At high rpm on a map sensor you can ramp in a degree or two more at the same pressure. On a maf system just keep constant timing per load.

                    Slowly ramp timing up from your "idle" value at that load to your plateu value at 3.2-3.5k. Make the whole map smooth.


                    IMO, street tuning timing on a maf system isn't hard at all if you are taking logs. Just use the above guidelines and don't push things a lot without really checking for knock.
                    '18 Chevrolet Volt - Electric fun hatch for DD duty!


                    DefSport Koni Sleeve and Spring Perch Buy!!!
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                    • #11
                      Originally posted by Def View Post
                      A stock SR20 will like around 15-20 degrees at idle. At zero boost and 3200-3500 rpm they will take around 28-30 very safely. At very low MAP 38-40 deg is good at 3.2-3.5 k r and above. I start with about 1-1.1 deg/psi retard, and the most you really want to push things on pump gas is around 0.7 deg/psi.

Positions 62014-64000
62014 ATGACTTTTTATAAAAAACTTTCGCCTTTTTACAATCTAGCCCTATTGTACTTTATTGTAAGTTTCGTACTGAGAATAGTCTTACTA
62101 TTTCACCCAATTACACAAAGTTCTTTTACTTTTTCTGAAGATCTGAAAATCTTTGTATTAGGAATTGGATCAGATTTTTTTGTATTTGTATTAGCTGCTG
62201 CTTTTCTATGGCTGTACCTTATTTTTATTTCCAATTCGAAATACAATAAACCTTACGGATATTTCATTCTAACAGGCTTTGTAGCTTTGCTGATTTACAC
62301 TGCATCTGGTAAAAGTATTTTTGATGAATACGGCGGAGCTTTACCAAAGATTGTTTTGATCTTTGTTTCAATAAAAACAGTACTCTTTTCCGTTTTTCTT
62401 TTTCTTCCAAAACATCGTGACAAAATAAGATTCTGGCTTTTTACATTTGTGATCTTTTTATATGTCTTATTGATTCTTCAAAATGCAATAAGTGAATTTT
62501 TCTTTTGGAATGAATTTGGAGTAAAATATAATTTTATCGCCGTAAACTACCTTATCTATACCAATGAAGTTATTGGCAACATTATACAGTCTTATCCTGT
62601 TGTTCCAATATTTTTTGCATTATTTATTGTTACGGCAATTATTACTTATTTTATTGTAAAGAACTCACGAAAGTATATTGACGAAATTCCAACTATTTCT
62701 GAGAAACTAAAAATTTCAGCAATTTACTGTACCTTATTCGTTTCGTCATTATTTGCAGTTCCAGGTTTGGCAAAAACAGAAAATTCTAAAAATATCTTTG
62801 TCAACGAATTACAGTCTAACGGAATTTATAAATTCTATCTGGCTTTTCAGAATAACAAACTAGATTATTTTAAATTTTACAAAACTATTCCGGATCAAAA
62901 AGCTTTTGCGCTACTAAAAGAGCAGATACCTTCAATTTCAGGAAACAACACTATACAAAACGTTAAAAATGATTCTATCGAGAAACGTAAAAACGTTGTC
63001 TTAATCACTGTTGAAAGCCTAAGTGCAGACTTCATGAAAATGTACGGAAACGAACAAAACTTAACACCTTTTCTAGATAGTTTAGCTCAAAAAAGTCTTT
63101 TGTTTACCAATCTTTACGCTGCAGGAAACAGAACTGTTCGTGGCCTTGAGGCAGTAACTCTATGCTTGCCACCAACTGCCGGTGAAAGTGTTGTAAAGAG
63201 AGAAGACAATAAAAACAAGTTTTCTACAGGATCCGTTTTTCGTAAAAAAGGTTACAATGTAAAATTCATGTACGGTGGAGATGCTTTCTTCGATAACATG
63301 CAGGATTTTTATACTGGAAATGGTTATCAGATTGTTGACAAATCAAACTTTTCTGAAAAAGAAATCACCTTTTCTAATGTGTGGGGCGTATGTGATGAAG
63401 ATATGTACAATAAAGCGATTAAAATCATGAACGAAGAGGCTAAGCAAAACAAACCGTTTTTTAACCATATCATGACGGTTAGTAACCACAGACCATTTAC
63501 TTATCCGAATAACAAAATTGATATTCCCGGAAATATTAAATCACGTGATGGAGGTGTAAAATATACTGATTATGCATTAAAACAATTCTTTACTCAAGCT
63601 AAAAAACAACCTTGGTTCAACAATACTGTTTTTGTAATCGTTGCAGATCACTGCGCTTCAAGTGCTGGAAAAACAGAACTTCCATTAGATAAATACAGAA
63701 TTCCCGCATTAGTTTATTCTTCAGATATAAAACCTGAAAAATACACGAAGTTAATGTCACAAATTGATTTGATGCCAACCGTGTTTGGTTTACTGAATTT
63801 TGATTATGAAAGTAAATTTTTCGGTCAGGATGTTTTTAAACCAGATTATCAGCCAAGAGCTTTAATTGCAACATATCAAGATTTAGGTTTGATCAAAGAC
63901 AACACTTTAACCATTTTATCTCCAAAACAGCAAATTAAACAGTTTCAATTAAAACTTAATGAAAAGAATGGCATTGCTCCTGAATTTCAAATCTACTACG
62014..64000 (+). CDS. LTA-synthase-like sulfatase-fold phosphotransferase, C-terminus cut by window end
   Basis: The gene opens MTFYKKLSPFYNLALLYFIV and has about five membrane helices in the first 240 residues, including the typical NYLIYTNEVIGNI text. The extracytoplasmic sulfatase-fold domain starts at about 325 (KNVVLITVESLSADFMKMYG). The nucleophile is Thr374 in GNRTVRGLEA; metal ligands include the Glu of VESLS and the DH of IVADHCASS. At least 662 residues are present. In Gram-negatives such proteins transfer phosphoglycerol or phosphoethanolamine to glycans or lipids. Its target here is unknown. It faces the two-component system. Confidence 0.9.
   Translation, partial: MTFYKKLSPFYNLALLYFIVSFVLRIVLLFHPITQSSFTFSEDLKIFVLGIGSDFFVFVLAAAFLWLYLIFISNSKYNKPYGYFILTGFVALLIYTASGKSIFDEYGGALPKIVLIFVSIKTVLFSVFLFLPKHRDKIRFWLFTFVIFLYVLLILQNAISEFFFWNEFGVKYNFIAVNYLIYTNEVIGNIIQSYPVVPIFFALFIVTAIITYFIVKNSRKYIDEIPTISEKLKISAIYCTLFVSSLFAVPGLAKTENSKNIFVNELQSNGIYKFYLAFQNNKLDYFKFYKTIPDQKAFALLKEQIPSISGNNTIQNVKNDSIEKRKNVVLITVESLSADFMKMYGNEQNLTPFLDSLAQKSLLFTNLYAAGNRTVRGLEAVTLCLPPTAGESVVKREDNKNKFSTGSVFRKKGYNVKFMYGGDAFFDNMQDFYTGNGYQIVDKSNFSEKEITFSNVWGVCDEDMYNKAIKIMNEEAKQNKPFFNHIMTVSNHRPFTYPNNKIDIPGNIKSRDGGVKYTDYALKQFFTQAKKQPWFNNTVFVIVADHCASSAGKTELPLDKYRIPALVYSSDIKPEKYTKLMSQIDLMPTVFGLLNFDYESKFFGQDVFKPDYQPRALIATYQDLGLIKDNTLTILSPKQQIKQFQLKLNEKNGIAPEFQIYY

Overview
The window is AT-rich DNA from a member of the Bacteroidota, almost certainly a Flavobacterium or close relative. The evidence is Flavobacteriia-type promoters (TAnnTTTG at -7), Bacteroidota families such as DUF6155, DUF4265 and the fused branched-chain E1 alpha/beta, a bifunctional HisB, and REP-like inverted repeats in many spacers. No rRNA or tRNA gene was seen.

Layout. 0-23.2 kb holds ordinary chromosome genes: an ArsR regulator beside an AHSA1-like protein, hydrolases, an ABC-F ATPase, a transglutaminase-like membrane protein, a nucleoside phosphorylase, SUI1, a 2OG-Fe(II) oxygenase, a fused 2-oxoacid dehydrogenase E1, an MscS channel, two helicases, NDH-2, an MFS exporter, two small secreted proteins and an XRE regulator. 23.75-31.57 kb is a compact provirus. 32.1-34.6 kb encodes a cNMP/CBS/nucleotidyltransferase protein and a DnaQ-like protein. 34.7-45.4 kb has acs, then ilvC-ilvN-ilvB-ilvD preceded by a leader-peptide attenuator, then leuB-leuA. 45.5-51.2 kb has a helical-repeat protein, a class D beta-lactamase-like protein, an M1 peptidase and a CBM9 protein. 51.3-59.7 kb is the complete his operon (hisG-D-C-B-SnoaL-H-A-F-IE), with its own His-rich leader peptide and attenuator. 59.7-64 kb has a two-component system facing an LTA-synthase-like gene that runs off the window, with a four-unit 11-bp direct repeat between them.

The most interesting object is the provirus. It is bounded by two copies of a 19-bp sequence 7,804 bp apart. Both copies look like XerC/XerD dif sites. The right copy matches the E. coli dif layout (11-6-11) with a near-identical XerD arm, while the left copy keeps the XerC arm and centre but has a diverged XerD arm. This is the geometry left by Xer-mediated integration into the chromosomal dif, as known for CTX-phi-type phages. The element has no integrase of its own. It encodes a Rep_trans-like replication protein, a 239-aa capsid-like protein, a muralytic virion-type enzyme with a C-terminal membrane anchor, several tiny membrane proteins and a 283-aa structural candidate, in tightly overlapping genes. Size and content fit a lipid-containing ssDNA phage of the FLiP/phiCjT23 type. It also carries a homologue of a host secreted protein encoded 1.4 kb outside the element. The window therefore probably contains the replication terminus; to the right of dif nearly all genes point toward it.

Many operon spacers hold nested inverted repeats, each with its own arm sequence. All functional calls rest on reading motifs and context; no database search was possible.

At high rpm on a map sensor you can ramp in a degree or two more at the same pressure. On a maf system just keep constant timing per load.

                      Slowly ramp timing up from your "idle" value at that load to your plateu value at 3.2-3.5k. Make the whole map smooth.


                      IMO, street tuning timing on a maf system isn't hard at all if you are taking logs. Just use the above guidelines and don't push things a lot without really checking for knock.
                      Thanks for the tips!
                      I modified the base map based on this and was shooting for around 15 degrees at 10-11 psi. Here is what the timing map looks like: